Problems of Futuristic Marketing… an effort to understand!

Rightly said, future is unknowing and unavoidable – it is filled with wide ‘many’ opportunities and unknown dangers and threats. Despite this truism, marketers and business professionals will have a peculiar and definite interest in the future. Maybe, we can say the ability to predict the future trends – in terms of technology, product features, product design, pricing and the ‘invisible’ opportunity – are rewarding and spell magic to invoke seller’s interest.

And, this naturally asks an informed marketer to conduct a SWOT ( Strength, weakness, Opportunity,Threat) analysis of the market situation prior to investing his funds and time in the ‘futuristic’ marketing. An optimist will be excited and look for an opportunity to ‘sell’ while a pessimist will be paralysed, even though, only for a short while. In my experience, future presents a challenge to a capable marketer. Such marketer would look forward to it and plan to win over the situation with his existing or to be acquired traits.


In the year 1997, I was selling a futuristic product and did well – a new technology – Key Telephone Systems (KTS) in an Indian market Mumbai dominated by poorly organized sector that was flooded by grey market products and much cheaper option – EPABX. Definitely, it turned out to be a ‘challenging’ situation that required concept selling skills beside product marketing. It required lot of grit and optimism to penetrate a market which was not responding to KTS ‘high’ rich features that score over any EPABX brand. “The market evolves, changes, transforms to the better” – these are the beliefs a marketer carries with himself when sets out to a meeting with a prospective buyer. Most of the time, it is not a straight answer of ‘NO’ – as the buyer, though wants to buy a futuristic product, he is not convinced about utility of the new features. This is the First problem – lack of understanding and implementation of new rich features by the customer. Herein, it is ‘concept selling’ that is adopted as an effort to explain the ‘advantages of latest features’, that are not available in EPABX. Sometimes, it works while most of the time, such explanation is met with reasons like concern, caution, negativism ( Do I require it??) or lack of budget – eventually the sale does not happen.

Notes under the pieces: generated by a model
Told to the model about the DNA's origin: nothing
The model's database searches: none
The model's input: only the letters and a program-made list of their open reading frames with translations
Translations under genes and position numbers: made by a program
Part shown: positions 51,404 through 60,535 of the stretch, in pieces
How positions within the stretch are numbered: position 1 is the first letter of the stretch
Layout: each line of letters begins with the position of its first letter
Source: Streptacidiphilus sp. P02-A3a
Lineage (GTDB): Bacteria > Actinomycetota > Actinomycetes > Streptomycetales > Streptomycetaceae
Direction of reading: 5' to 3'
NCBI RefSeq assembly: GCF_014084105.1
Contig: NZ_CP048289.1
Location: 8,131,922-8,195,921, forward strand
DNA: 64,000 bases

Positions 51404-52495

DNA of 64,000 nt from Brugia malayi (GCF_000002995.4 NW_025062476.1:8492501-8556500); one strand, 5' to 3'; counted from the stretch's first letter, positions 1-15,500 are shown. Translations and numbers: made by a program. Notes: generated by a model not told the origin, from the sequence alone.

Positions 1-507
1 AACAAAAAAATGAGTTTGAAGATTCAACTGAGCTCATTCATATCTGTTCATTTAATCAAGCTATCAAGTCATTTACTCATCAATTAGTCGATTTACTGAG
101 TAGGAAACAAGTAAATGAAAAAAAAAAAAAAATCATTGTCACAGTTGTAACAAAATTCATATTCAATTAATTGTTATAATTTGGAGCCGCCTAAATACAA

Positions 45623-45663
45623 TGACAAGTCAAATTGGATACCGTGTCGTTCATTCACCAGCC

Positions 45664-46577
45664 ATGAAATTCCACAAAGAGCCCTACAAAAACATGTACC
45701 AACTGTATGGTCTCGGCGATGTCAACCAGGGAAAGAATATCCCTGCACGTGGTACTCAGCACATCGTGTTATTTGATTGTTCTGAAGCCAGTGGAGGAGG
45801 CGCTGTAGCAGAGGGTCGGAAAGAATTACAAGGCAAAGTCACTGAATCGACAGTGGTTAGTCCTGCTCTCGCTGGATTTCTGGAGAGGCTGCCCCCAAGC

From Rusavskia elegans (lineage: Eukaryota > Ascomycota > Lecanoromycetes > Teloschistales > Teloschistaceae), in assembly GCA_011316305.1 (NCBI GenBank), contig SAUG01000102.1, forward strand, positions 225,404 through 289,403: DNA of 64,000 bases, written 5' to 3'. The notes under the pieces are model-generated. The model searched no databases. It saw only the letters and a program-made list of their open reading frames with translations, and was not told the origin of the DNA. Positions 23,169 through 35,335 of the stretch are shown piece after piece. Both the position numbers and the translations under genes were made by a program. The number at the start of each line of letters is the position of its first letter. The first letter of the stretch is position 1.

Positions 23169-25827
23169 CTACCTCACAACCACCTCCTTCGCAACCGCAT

Naturally, the business owner is aware that it is not so easily ‘saleable’ due to lack of buyers – so, he cushions good high profit margin in his pricing – Second problem – prices do not match international standards – allowing competition from grey market flooding and selling at 50% cost of the legally imported ones. An intelligent buyer will argue and sometimes will accuse the ‘sincere’ marketer that he is trying to cheat him. Resistance to change in buyer sets in and the sales efforts are wasted.

So, how to do we sell a futuristic product? Well, it is a combination of traditional marketing methods, undying perseverence and unconventional thinking. Primarily, we gather knowledge as to where the new business premises are being constructed and get details as to who will be occupying them etc – whether it is a MNC bank, or company flushed with funds? This information is available with architects so we are in touch with leading architects and do not mind sharing the business profit as a commission for providing leads. In India, government sectors – it is the same typical way – bribe or corruption – though, it is not ethical – it gets an entry into the market serving as demo piece for other to see and enable us to sell more. This is the Third problem – marketing ethics.

Lastly, the Competition with other makes is severe as the buyers are not many and the well informed buyers take complete advantage and negotiate at very low prices. Fourth problem: Profitability.

In essence, these are some of the main problems, requiring to be solved, that I can mention ‘off the cuff ‘ , but there are other problems like new business break-even, accurate costing ( as customs duty changes rampantly), ‘corrupt’ customs clearance, lack of product/ model availability (internationally) , difficulty in recruiting capable sales force, data mining to get ‘leads’, etc that makes “futuristic marketing” challenging and rewarding too.


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